THE ELVIS CONTROVERSY - Peter Guralnick’s book ''Lost Highway'' first alerted fans to Feathers’ more sensationalclaims about rockabilly
music and his alleged role in Presley’s success. Feathers told Guralnick he arranged all of Presley’s Sun material and gave Jerry Lee Lewis the idea for his "pumpin' piano" sound. They are among many claims Feathers made throughout his lifetime
which are difficult to disprove or believe, though testimony exists on both sides.
Stan Kesler, who played on dozens of Sun sessions, told contemporary musicians, "I
never saw him work in the studio with Elvis at all. I really don’t think that's true, to tell you the truth''. He grudgingly allowed, "He might’ve worked with him when I wasn't looking''. Presley's 1950-1960s drummer D.J. Fontana was asked by contemporary
musicians if Elvis ever talked about Feathers during their many long hours on the road together. "He never mentioned him one time, at no time'', later adding, "If his name had come up I would've remembered it because I was familiar with him and a lot of other
I never heard Elvis say anything about learning from anybody. He just sang what he felt like singing and that was the end of it''. In Craig Morrison’s book
''Go Cat Go! Rockabilly Music and Its Makers'', Presley sideman Scotty Moore stated that Feathers was constantly in and out of the studio but was not a factor on Presley's sessions.
Jimmy M. Van Eaton and Roland Janes arrived at Sun after Charlie Feathers left, but played on all of Jerry Lee Lewis’s most important sessions. As with all of Feathers' associates contacted by contemporary musicians, they admire Feathers' talent and
believe he knew what rockabilly was all about, but are hesitant to believe his claims, including former Sun rockabilly artist Sonny Burgess. It’s important to note that author Guralnick himself barely referred to Feathers in his exhaustively researched,
best-selling biographies on the life of Elvis Presley.
Yet Feathers’ wife Rosemary has related clear memories of the early days to her daughter, Wanda Vanzant.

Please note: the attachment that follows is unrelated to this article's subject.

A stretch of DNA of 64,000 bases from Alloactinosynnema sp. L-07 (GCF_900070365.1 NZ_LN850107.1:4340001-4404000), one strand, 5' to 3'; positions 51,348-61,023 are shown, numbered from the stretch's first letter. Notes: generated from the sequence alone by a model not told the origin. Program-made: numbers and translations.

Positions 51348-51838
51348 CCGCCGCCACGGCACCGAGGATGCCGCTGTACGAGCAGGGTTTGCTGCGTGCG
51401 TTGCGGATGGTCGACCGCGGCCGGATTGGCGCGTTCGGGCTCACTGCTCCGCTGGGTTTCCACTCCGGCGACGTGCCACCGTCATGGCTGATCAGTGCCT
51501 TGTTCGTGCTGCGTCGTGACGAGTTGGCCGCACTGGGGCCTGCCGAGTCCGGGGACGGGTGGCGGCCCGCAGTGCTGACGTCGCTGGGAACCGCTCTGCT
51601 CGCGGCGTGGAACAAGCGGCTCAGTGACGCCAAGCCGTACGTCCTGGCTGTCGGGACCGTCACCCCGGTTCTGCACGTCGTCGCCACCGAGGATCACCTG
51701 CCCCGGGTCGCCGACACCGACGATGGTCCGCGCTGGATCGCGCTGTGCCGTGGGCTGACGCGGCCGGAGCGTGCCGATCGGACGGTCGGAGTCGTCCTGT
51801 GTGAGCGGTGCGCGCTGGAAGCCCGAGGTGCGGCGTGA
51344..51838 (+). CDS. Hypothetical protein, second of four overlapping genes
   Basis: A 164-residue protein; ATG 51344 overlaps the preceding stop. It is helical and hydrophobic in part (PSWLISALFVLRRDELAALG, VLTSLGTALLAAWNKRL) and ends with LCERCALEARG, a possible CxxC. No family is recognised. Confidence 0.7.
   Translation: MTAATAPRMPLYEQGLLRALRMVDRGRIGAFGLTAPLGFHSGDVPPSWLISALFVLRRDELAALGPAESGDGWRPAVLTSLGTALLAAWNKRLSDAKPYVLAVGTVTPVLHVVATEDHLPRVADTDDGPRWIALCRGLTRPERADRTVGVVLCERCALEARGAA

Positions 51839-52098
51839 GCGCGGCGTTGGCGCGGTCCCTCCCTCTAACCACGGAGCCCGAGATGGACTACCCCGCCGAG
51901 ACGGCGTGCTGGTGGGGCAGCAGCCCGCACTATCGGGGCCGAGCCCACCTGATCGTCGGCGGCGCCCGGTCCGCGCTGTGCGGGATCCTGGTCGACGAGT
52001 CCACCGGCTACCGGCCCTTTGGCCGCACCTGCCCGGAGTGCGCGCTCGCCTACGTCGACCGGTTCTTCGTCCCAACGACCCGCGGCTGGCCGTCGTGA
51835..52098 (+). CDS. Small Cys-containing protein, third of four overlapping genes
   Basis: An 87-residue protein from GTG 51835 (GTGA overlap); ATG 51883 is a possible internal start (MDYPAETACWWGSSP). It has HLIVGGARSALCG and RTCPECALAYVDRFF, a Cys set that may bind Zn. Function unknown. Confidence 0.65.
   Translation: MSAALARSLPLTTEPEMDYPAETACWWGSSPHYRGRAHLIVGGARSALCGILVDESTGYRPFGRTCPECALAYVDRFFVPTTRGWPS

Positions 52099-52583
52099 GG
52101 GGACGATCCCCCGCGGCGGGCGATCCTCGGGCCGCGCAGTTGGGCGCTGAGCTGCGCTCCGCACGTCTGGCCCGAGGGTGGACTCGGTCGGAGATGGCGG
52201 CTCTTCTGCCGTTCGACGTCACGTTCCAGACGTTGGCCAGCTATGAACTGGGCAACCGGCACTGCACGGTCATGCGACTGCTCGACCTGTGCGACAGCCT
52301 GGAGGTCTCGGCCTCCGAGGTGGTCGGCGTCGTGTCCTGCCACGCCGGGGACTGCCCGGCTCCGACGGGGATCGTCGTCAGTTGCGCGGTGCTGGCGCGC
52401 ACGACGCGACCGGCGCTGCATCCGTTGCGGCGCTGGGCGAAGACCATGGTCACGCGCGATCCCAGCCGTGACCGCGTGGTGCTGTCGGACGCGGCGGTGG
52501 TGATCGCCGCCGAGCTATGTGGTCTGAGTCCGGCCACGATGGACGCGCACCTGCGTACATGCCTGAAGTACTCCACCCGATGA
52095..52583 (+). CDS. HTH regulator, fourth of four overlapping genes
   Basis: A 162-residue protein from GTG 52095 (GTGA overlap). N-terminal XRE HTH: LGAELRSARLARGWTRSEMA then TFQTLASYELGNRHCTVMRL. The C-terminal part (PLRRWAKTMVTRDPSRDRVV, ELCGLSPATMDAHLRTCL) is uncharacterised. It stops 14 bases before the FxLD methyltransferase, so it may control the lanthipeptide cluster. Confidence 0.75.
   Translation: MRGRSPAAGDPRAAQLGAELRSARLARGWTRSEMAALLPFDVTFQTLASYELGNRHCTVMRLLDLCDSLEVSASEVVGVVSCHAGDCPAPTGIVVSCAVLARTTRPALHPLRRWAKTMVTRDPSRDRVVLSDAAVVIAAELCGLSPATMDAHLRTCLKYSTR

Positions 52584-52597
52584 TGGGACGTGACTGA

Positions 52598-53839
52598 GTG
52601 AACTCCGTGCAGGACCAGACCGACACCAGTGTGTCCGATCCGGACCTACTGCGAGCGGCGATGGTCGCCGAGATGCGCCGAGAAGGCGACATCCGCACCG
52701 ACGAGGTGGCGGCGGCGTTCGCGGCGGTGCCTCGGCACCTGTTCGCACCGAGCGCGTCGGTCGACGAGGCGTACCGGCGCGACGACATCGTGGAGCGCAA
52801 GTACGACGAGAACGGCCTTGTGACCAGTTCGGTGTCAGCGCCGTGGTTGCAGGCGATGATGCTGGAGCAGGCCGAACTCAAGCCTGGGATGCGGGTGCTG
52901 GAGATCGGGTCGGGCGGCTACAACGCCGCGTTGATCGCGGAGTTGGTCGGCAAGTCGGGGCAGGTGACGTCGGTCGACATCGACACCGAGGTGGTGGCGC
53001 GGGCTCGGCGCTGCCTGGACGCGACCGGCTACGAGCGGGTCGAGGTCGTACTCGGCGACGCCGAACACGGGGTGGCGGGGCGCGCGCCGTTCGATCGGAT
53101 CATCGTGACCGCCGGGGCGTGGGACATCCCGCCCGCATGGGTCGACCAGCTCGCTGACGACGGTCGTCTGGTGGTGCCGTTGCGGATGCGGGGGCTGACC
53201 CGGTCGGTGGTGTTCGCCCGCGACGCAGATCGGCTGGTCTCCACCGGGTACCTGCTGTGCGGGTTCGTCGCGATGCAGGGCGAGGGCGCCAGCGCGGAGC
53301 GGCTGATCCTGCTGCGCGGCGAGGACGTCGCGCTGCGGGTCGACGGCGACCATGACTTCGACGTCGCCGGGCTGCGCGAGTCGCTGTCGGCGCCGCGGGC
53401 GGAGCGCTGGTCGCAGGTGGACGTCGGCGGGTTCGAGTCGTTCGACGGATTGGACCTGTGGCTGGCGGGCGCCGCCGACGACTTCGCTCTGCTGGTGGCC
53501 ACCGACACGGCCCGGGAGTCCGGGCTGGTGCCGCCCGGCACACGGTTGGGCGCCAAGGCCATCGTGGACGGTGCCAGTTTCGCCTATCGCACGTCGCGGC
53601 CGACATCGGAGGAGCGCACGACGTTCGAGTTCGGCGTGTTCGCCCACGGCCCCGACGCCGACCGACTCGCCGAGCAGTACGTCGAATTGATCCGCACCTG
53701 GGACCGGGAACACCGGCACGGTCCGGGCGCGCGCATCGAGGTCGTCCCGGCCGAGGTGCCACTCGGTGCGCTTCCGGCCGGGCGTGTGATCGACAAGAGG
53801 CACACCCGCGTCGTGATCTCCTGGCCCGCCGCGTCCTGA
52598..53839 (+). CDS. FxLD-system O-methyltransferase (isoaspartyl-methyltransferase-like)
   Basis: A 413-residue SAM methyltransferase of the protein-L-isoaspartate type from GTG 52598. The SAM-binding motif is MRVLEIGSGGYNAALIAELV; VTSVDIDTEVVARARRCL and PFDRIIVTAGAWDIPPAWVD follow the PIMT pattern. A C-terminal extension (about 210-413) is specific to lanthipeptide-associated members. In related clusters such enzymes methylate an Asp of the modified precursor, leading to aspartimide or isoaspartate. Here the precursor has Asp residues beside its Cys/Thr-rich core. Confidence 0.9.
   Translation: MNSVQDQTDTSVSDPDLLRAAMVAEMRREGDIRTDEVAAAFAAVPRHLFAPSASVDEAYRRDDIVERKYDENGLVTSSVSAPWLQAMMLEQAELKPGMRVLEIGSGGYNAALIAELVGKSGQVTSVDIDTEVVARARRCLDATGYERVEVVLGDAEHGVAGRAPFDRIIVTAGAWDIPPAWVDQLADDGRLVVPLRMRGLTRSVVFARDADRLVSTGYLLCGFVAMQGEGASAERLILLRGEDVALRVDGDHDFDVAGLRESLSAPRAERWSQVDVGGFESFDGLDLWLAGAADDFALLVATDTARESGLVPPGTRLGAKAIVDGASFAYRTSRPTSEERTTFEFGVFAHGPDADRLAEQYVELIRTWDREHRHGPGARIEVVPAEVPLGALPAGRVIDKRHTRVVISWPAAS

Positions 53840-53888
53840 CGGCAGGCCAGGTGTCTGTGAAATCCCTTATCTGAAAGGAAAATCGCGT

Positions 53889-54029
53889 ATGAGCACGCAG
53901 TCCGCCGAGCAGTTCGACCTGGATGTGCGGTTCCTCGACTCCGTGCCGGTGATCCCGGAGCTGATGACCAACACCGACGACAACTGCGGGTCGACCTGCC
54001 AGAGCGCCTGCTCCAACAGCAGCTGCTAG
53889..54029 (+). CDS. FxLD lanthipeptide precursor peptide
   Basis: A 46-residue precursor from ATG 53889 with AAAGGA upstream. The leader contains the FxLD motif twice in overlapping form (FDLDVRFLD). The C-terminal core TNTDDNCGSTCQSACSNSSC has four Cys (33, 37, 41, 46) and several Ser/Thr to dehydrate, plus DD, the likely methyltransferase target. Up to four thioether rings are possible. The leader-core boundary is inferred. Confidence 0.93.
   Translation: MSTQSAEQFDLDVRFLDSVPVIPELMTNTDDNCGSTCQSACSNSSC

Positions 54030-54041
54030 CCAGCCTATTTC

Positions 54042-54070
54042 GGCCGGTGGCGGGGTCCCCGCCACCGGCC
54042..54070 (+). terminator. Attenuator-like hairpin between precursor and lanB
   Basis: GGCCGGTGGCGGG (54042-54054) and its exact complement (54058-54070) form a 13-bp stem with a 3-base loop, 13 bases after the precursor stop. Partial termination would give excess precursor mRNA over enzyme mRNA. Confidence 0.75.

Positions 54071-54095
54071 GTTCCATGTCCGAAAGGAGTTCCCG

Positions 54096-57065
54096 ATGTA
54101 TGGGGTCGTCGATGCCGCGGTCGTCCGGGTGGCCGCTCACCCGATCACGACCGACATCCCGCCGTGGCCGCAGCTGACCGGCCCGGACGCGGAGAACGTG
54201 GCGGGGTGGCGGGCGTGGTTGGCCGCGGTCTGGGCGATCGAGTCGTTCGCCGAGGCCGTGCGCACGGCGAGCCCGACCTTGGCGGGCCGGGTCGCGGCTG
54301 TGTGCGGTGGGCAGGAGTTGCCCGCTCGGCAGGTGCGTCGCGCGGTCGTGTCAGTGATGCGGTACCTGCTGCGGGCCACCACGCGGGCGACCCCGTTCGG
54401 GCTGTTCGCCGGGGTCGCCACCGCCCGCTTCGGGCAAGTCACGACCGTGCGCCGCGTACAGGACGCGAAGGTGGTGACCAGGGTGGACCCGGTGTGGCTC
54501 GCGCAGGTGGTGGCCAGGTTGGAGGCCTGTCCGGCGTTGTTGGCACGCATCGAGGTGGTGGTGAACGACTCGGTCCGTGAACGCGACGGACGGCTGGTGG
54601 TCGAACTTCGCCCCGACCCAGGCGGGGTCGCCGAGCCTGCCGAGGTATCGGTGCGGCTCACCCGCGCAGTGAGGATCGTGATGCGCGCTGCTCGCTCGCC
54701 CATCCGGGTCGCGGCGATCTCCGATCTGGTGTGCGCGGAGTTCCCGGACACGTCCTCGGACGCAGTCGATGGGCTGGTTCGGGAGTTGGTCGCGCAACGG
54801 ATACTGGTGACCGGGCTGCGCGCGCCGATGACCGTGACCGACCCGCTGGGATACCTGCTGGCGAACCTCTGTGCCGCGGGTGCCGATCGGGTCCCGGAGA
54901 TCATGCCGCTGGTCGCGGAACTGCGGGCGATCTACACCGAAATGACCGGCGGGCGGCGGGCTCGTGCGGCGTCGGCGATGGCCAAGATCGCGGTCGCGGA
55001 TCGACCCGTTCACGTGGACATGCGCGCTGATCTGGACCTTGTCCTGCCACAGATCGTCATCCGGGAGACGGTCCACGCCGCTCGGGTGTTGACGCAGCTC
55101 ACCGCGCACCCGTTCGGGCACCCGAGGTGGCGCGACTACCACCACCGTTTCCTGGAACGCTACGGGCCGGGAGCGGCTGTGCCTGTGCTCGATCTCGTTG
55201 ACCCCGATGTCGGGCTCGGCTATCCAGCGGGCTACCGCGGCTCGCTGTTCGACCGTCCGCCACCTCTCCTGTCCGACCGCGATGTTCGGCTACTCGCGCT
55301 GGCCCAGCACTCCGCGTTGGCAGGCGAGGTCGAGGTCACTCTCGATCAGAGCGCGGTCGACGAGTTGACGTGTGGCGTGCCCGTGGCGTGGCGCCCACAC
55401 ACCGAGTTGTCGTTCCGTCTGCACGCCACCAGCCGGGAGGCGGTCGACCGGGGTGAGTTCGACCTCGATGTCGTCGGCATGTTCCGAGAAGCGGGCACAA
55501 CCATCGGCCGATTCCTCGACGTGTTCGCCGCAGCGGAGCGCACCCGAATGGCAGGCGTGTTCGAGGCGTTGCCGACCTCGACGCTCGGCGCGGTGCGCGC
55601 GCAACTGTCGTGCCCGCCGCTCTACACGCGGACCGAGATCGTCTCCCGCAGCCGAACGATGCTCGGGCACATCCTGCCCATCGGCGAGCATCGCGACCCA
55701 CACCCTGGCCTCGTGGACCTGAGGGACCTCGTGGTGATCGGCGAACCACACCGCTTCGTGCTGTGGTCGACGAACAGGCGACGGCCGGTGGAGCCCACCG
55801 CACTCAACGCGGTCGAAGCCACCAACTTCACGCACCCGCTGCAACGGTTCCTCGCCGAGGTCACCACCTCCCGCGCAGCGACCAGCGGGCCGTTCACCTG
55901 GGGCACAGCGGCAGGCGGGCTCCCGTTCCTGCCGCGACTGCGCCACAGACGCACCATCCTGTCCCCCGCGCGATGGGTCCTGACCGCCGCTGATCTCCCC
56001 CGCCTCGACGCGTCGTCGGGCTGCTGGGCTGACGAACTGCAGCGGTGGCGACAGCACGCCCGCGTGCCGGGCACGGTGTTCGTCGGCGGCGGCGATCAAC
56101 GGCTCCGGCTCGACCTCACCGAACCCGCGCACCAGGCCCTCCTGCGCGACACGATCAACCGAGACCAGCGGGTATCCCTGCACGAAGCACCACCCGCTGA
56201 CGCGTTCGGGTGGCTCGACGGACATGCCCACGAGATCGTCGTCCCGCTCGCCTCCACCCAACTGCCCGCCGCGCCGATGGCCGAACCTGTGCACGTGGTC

"We were living on Pauline Street here in Memphis and Elvis would come by in an old black pick-up truck and pick my dad up and they would go to the studio and stay all day'', Wanda Vanzant told Contemporary Musicians. "We did not have a car and my mother had
to catch the bus to go to her job downtown and she would always catch the bus back and get off in front of the studio at 9:00 p.m. just about every night, and she and my dad would walk home together. Sometimes she would have to wait on him to finish whatever
they were doing in the studio. Sometimes when (Elvis) would pick my dad up they would go to the fan club house. Shirley, president of my dad’s fan club, has told me that Elvis had a little crush on a girl that was living across from them''.
Further, in the liner notes for Norton's ''Uh Huh Honey'' CD, no less a figure than country legend Johnny Cash recalls Charley Feathers running the board during Elvis Presley's "Baby Let's
Play House" session. More controversially, in ''Rockabilly - A Forty Year Journey'' author Billy Poore claims that he has heard Feathers' private collection of Sun session tapes featuring the distinct voices of Charley Feathers, Elvis Presley, and Sam Phillips
working together. In a stranger twist, Wanda Vanzant reports that no Sun studio tapes exist in her late father’s archives. With so many conflicting stories, it’s unlikely that there will be a definitive explanation of what Feathers did or didn’t